With the NBA draft still 18 months away, Willie Cauley-Stein told reporters in late 2013 that he cut short his play in a recent college basketball game because of severe chest pain and shortness of breath due to a genetic disorder called sickle-cell trait.
That condition made Cauley-Stein, a 21-year-old, 7-foot-1, 240-pound forward/center and Southeastern Conference Defensive Player of the Year, a potential liability for any team that drafted him. But it didn’t stop the Sacramento Kings, which chose him Thursday as the sixth pick in this year’s draft.
Cauley-Stein and team vice president Vlade Divac said Saturday the condition should not affect his play.
“No big deal,” Divac said he concluded after talking to a team doctor about the condition.
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“I don’t see that it had an effect on him” at Kentucky,” Divac told The Sacramento Bee after Cauley-Stein’s introductory news conference at the team’s J Street office adjacent to the arena construction site.
Cauley-Stein said it’s manageable with hydration and nutrition.
“There is no issue. You have to be cautious of it. You have to stay hydrated. You have to eat well. I eat really organic,” Cauley-Stein said.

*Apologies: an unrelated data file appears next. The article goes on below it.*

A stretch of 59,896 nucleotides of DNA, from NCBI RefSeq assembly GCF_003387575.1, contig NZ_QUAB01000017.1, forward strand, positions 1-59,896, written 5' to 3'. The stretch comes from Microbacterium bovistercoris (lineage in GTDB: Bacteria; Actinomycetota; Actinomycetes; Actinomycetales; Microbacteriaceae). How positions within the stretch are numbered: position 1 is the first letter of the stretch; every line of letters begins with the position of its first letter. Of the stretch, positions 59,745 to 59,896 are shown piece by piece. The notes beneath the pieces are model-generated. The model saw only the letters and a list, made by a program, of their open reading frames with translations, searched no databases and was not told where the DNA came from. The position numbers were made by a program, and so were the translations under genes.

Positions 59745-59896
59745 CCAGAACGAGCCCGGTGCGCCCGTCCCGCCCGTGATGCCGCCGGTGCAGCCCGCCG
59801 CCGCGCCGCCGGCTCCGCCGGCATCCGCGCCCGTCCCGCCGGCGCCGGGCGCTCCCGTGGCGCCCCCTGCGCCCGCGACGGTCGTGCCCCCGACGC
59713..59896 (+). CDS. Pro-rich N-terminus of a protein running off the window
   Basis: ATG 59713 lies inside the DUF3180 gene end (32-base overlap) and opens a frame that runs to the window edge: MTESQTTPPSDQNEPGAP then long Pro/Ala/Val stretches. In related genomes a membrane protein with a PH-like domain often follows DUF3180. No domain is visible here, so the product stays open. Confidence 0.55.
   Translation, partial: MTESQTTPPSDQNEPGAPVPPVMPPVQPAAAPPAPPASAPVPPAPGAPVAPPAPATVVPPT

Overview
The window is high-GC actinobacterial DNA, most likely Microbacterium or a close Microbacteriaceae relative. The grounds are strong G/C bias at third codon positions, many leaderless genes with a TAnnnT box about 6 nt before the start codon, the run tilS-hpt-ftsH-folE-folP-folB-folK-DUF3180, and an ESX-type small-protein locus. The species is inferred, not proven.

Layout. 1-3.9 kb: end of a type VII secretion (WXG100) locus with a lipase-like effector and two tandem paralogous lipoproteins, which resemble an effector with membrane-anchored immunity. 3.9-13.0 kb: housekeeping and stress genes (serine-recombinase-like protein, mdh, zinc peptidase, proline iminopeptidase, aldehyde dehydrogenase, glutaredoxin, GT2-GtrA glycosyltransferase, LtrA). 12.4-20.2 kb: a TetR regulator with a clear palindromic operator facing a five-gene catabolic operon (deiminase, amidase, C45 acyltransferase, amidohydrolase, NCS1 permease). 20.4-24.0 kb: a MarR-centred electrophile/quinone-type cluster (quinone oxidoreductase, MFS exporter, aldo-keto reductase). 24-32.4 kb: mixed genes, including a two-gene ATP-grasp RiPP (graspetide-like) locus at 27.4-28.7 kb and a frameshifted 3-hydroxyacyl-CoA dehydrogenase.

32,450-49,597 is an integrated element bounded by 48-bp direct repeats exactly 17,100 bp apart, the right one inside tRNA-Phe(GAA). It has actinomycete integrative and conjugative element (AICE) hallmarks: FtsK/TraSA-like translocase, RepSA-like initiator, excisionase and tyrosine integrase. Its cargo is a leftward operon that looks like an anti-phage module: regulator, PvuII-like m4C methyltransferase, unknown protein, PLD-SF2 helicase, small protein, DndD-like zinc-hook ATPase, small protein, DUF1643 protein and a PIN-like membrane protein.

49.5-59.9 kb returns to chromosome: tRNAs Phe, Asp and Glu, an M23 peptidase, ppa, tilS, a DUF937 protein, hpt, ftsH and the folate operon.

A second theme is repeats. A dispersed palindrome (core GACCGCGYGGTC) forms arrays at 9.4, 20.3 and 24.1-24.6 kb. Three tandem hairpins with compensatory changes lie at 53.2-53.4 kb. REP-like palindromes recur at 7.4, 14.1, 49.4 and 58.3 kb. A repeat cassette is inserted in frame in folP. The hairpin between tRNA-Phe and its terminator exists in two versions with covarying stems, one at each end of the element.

In 2013, he described his condition to the Lexington Herald-Leader after having to leave the court after 25 minutes while playing in a game for Kentucky.
“My chest starts to hurt,” he said after the game against Boise State. “Some days, just randomly, I’ve had real bad chest pain. I can’t, like, breathe, and my heart rate won’t come down. I have to stop and wait for it to come down.”
Two days later, John Calipari, Kentucky’s head coach, said Cauley-Stein knew how to manage the illness.
“If he gets winded or he feels it, he’ll take himself out,” Calipari said, “He’s pretty good about it.”
So what is sickle-cell trait?
It disproportionately affects African Americans, and sufferers inherit one sickle-cell gene and one normal gene. People who inherit two sickle-cell genes, one from each parent, can develop sickle-cell disease – a more serious condition that causes episodes of severe chest pain, said Paul Kaesberg, a hematologist at UC Davis Medical Center in Sacramento.
People with sickle-cell trait, by contrast, often suffer no symptoms. But the condition can flare up, especially in people who exert themselves and become overheated and dehydrated, Kaesberg said. That brings effects similar to sickle-cell disease, including the potential for sudden death.
For people with sickle-cell trait, red blood cells can get sticky and adhere to blood vessels, which impedes the flow of blood and oxygen, he said.
Competitive athletes with sickle-cell trait are especially at risk, according to the U.S. Centers for Disease Control and Prevention.
There’s an easy fix, however. Doctors have found drinking plenty of fluids can prevent ill effects from sickle-cell trait, Kaesberg said.
“Good hydration overcomes the problem,” he said.
Calipari told the Herald-Leader he’s coached other players with sickle-cell trait and was careful to make sure they stay hydrated.